Hitting an Impasse
During my yearlong homestay with the Shinoda family in a village in Nagano Prefecture, my host sister, Katsuko, became my close friend. When I came back several years later for a second stay, she had just gotten married and had joined her husband's household. I couldn't wait to see her, and I went to visit her as soon as I could. But when I entered the house, instead of being able to chat with Katsuko in our usual way, I was ushered into the formal parlor (the equivalent of Parlor 4 in Module 5.2). My next shock was that I couldn't even talk to Katsuko. Instead it was the old grandfather who was ushered into the parlor to be with me, while Katsuko came in to wait on me and the grandfather, bringing us drinks and food. I was totally taken aback over this turn of events.

In Katsuko's married household I had once again become an outsider, and was now bumping up against the same formalities I had originally gone through in her natal house. Even though I had already gone through the trajectory and gotten to know her well there, it seemed like I was now starting all over again at square one, as if I didn't know her at all. Furthermore, in my present soto situation, by coming to see Katsuko, instead of creating what I had thought would be an enjoyable occasion for her, I was only creating more work. She was now heavily pregnant and I felt badly that she had to wait on me. I left as soon as I could, wondering how I was ever going to manage the transition to the kitchen (uchi), which was the center of her activities in her new house, and doubting if I would ever be able to communicate with Katsuko again in the same way we had before.

My Impasse dissolves
Two weeks after this visit I received a phone call from Katsuko's mother-in-law who asked if she could come over and visit me in my homestay house. Katsuko's husband's younger brother, Yuji, would come as well. They had a favor to ask. After they arrived, it didn't take long for them to get to their point. Yuji was a member of a youth exchange group which was scheduled to host a group of Romanians very soon. Two of the Romanians were scheduled for a homestay at Katsuko's house. Katsuko's family wondered if I would come and assist them in hosting the Romanians.

I readily agreed, although I tried to make sure they understood that I didn't know whether we would be able to communicate, since I knew no Romanian. When I arrived at Katsuko's house this time it was buzzing with preparations for the Romanians, who soon arrived. I watched them being ushered into the same parlor I had been led into two weeks before. However, I now found myself in the kitchen, helping to carry plates of sashimi and other Japanese delicacies from there to the guest parlor. Helping Katsuko's family in hosting the Romanians meant that I was working in common with them, and we laughed and joked while we worked.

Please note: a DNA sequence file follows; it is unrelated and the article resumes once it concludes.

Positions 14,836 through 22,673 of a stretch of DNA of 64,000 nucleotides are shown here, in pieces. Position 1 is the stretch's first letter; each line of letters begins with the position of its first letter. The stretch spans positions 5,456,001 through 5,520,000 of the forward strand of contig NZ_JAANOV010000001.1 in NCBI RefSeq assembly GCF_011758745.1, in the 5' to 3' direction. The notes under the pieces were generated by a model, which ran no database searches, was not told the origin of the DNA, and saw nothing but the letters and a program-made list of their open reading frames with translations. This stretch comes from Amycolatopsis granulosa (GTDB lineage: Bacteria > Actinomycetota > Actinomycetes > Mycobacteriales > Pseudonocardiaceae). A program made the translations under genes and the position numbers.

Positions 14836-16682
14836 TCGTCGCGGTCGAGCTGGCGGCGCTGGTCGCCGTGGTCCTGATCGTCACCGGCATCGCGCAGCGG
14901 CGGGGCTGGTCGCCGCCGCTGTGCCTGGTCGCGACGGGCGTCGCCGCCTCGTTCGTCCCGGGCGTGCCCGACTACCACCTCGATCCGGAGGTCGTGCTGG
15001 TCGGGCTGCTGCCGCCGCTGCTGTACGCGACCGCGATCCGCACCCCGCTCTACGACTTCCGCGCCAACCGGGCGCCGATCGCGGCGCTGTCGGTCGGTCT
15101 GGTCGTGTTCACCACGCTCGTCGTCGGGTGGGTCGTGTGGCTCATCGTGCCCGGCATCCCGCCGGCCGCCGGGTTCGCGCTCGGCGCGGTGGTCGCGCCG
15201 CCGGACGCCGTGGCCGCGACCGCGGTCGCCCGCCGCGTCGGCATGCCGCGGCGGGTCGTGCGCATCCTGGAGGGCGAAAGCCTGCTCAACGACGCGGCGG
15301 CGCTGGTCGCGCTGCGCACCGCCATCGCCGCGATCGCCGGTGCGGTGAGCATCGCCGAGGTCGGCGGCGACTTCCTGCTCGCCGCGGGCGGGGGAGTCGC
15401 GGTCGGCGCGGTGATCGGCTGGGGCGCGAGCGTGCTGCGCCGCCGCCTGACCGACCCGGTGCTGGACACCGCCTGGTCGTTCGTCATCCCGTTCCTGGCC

My assistance to Katsuko's new family meant a swift transition from the formal to the informal areas of the house, and the social life of its members. Instead of receiving deference as a guest, I was now helping the hosts to give deference to their other guests. In juxtaposition to the Romanians, who were even more distant than I was, I had been unceremoniously pulled into the "inside", turned into a host, and given access to the kitchen.

Moreover, when the guests left, I never went back to the parlor and the conversations with the grandfather. Instead, as I now had access to Katsuko's household area, she and I were able to catch up on what was going on when I accompanied her as she carried on her household activities. I ended up spending many days at her house and getting to know her new family well. The Romanian visitors turned out to be the vehicle which gave me access to the "inside" of a household that I had wondered how I was ever going to enter.

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